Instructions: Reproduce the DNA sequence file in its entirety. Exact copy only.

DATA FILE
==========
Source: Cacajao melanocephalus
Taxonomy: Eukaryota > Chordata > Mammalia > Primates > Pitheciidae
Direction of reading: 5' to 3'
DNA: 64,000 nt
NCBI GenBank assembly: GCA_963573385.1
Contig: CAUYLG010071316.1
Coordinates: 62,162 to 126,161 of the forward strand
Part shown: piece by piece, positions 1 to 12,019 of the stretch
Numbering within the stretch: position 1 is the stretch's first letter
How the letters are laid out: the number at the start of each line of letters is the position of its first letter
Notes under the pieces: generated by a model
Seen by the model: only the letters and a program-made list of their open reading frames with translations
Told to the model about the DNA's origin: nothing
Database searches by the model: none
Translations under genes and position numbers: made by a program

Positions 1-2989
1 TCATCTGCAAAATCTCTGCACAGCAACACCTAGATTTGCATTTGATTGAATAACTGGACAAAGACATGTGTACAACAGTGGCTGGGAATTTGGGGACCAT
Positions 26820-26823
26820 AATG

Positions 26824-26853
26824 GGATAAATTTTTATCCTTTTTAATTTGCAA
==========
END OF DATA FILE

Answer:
Source: Cacajao melanocephalus
Taxonomy: Eukaryota > Chordata > Mammalia > Primates > Pitheciidae
Direction of reading: 5' to 3'
DNA: 64,000 nt
NCBI GenBank assembly: GCA_963573385.1
Contig: CAUYLG010071316.1
Coordinates: 62,162 to 126,161 of the forward strand
Part shown: piece by piece, positions 1 to 12,019 of the stretch
Numbering within the stretch: position 1 is the stretch's first letter
How the letters are laid out: the number at the start of each line of letters is the position of its first letter
Notes under the pieces: generated by a model
Seen by the model: only the letters and a program-made list of their open reading frames with translations
Told to the model about the DNA's origin: nothing
Database searches by the model: none
Translations under genes and position numbers: made by a program

Positions 1-2989
1 TCATCTGCAAAATCTCTGCACAGCAACACCTAGATTTGCATTTGATTGAATAACTGGACAAAGACATGTGTACAACAGTGGCTGGGAATTTGGGGACCAT
Positions 26820-26823
26820 AATG

Positions 26824-26853
26824 GGATAAATTTTTATCCTTTTTAATTTGCAA